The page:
2 responses

  1. jody
    July 27, 2010

    Is there any concern about where the bees get the pollen from? For example, if the soil is full of lead and bees get pollen from flowers that grow in that soil, does the pollen contain any amount of lead?

    Does the quality of honey (via pollen) differ between bees from a city and those in the country?

  2. Phillip
    July 27, 2010

    I was concerned about that too. There is so much lead in urban soil and so many flowers growing in that leaded soil, will the lead eventually show up in the pollen and subsequently the honey?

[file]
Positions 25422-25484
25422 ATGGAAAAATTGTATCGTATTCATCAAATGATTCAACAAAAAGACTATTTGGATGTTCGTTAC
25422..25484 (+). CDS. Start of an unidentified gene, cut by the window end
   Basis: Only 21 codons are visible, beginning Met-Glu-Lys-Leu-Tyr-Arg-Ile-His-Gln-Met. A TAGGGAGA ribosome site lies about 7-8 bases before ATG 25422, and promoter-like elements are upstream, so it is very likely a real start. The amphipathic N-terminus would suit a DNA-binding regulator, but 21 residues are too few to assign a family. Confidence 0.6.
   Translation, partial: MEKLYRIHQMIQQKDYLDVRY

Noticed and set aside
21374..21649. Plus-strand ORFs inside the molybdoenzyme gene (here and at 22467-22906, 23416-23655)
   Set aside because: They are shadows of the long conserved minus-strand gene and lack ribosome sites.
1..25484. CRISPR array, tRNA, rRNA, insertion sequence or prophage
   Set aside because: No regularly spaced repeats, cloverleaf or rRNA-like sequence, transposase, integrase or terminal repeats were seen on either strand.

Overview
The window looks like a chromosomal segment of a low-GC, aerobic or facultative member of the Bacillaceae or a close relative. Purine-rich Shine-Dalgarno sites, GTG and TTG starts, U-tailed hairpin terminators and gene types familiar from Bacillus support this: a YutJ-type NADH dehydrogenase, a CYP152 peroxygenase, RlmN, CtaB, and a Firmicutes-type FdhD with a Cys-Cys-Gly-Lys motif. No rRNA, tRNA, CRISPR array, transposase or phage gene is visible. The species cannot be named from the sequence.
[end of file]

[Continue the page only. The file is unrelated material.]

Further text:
No. At least I haven’t found any research that speaks of lead content in flowers and pollen.

    Honeybees do better in urban areas, though, because there is more biodiversity within cities compared to mono-culture rural areas where single-crop fields are usually sprayed with loads more pesticides than anything found in cities.

    So even if there is some lead in urban soil, the amounts that make it into the honey, if any, are probably negligible. Bees have been dealing with lead, a naturally occurring compound, for millions of years; I suspect they know how to filter most of it away. It’s not the same for pesticides.

    The character of the honey is always affected by the pollen source. Honey made from citrus pollen is apparently delicious. But it’s all good to me.

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